Cultural studies

Cultural studies is a field of theoretically, politically, and empirically engaged cultural analysis that concentrates upon the political dynamics of contemporary culture, its historical foundations, defining traits, conflicts, and contingencies. Cultural studies researchers generally investigate how cultural practices relate to wider systems of power associated with or operating through social phenomena, such as ideology, class structures, national formations, ethnicity, sexual orientation, gender, and generation. Cultural studies views cultures not as fixed, bounded, stable, and discrete entities, but rather as constantly interacting and changing sets of practices and processes.[1] The field of cultural studies encompasses a range of theoretical and methodological perspectives and practices. Although distinct from the discipline of cultural anthropology and the interdisciplinary field of ethnic studies, cultural studies draws upon and has contributed to each of these fields.[2]

Cultural studies was initially developed by British Marxist academics in the late 1950s, 1960s, and 1970s, and has been subsequently taken up and transformed by scholars from many different disciplines around the world. Cultural studies is avowedly and even radically interdisciplinary and can sometimes be seen as antidisciplinary. A key concern for cultural studies practitioners is the examination of the forces within and through which socially organized people conduct and participate in the construction of their everyday lives.[3]

Cultural studies combines a variety of politically engaged critical approaches drawn including semiotics, Marxism, feminist theory, ethnography, post-structuralism, postcolonialism, social theory, political theory, history, philosophy, literary theory, media theory, film/video studies, communication studies, political economy, translation studies, museum studies and art history/criticism to study cultural phenomena in various societies and historical periods. Cultural studies seeks to understand how meaning is generated, disseminated, contested, bound up with systems of power and control, and produced from the social, political and economic spheres within a particular social formation or conjuncture. Important theories of cultural hegemony and agency have both influenced and been developed by the cultural studies movement, as have many recent major communication theories and agendas, such as those that attempt to explain and analyze the cultural forces related and processes of globalization.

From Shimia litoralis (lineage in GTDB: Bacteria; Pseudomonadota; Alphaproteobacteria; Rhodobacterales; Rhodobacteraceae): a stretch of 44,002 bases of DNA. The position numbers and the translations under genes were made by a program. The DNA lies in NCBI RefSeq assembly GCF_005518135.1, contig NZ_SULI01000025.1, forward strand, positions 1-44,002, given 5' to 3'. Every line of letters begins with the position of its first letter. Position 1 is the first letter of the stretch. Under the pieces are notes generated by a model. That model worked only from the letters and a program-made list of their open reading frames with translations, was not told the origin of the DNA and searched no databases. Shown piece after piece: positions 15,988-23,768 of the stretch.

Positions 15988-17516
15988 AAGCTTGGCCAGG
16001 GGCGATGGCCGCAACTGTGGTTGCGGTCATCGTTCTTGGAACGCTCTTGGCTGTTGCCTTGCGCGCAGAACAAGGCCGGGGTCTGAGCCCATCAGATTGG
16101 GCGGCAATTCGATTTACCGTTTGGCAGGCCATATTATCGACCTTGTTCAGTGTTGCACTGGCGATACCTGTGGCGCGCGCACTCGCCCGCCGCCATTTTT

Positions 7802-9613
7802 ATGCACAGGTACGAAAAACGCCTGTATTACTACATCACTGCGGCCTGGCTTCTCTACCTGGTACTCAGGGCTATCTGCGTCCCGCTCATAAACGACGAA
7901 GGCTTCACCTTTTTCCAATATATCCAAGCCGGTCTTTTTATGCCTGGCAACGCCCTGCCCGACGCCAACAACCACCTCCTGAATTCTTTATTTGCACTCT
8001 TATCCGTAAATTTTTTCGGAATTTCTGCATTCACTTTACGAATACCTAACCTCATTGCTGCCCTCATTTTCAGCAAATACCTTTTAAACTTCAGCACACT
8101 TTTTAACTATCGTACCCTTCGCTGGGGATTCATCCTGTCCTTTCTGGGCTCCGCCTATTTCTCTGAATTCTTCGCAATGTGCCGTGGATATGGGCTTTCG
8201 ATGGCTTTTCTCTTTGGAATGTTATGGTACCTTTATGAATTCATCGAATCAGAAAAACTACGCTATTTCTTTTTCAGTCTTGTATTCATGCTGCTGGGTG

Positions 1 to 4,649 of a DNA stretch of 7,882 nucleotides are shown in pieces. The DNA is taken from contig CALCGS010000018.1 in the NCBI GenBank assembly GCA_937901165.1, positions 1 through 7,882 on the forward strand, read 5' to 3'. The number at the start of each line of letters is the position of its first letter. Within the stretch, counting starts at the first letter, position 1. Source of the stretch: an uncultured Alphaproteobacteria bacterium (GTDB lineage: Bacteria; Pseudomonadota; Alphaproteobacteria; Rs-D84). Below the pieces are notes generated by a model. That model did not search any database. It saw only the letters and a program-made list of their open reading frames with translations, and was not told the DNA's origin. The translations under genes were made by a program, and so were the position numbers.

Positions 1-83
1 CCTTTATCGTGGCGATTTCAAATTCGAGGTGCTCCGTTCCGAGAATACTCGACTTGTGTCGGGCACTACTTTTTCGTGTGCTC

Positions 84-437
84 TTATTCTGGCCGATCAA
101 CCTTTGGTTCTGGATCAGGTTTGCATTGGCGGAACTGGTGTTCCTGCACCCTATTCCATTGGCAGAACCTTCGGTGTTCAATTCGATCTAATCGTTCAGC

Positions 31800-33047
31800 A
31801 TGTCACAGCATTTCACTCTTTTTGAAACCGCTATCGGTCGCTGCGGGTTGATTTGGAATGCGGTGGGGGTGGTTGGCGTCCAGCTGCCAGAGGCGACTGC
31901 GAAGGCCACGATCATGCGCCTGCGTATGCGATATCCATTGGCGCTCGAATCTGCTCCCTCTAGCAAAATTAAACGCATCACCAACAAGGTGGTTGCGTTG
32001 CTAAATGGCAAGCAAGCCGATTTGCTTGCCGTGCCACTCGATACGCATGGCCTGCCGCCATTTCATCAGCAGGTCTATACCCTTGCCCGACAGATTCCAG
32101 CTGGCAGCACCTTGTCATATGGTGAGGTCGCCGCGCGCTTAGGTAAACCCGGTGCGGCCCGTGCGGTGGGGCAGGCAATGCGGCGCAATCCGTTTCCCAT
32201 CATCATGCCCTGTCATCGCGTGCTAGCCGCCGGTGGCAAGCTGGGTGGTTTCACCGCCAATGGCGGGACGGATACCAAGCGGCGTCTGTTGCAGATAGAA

During the rise of neo-liberalism in Britain and the US, cultural studies both became a global movement, and attracted the attention of many conservative opponents both within and beyond universities for a variety of reasons. Some left-wing critics associated particularly with Marxist forms of political economy also attacked cultural studies for allegedly overstating the importance of cultural phenomena. While cultural studies continues to have its detractors, the field has become a kind of a worldwide movement of students and practitioners with a raft of scholarly associations and programs, annual international conferences and publications.[4][5] Distinct approaches to cultural studies have emerged in different national and regional contexts.